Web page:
One winter morning a park ranger sighed,
set aside the book he’d been reading,
and at the Montana entrance
to Yellowstone, took my money
and made change, then pointed
in the snowy distance, warning me
to take care. Minutes later
I put my car in park, turned
the radio off. The snow had stopped.
Patience, I saw, might keep me safe.
And the bison, singly or in pairs,
seemed to agree—drifting calmly
like a dream of Old West wandering,
everyone looking forward to later,
when they’d lie in the snow
and together close their eyes,
then start to snort and chuckle,
each recalling how easily the oldest
sidled up to the driver’s side
and looked me over: that big
unblinking eye double-daring me
to tap my horn, or make the mistake
of having one impatient thought
before the last bison crossing
came to a halt, shook itself all over,
and the snow went back to falling.
Strangers & Guests
Once, in a Los Angeles hotel, I saw
a woman open the door across from mine
and go in. I didn’t know it wasn’t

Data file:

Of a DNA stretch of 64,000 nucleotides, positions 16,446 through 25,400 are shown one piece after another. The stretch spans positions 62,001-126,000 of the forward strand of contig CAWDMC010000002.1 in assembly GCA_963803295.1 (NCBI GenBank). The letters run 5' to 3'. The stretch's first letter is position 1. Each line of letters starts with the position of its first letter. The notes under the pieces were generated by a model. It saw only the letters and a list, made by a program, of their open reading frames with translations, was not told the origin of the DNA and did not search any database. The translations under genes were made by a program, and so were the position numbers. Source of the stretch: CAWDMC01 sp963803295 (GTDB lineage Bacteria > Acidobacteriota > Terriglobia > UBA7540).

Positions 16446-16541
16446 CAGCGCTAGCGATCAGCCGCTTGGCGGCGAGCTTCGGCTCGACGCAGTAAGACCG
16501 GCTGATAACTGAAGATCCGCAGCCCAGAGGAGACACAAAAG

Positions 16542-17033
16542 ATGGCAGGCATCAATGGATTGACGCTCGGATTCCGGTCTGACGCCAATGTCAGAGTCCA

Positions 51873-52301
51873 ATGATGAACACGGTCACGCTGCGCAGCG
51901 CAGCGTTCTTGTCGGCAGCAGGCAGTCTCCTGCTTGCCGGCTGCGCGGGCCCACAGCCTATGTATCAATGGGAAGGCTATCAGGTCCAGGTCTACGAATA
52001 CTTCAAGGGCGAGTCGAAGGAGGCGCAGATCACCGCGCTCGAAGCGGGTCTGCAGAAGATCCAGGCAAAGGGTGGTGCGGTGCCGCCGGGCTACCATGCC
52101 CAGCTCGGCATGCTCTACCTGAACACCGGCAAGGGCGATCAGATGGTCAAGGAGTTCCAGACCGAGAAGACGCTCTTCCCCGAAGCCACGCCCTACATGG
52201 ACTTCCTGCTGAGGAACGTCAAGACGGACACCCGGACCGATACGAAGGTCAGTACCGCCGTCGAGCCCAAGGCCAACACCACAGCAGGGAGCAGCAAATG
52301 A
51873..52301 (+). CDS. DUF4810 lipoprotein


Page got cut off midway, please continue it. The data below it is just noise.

her room. The next morning two detectives
and an older bellhop they called Eddie
conferred outside that same door.
The guest had been out all night,
there’d been a dinner in his honor.
But hours later, in the quiet lobby,
he realized his key card was missing.
The lobby lights suddenly grew
dimmer, and he noticed that too.
By the time he knew what had happened,
the woman was long gone.
Police blamed the door’s green light:
too pretty, and too willing. I said nothing.
I was a stranger on vacation,
and she was on her way to work.
David Petruzelli is the author of Everyone Coming Toward You, which won the Tupelo Press Judge's Prize and was published in 2005. His poems have appeared in Crazyhorse, Gettysburg Review, The New Yorker, Pleiades, Southern Review, and elsewhere. He lives in New York City.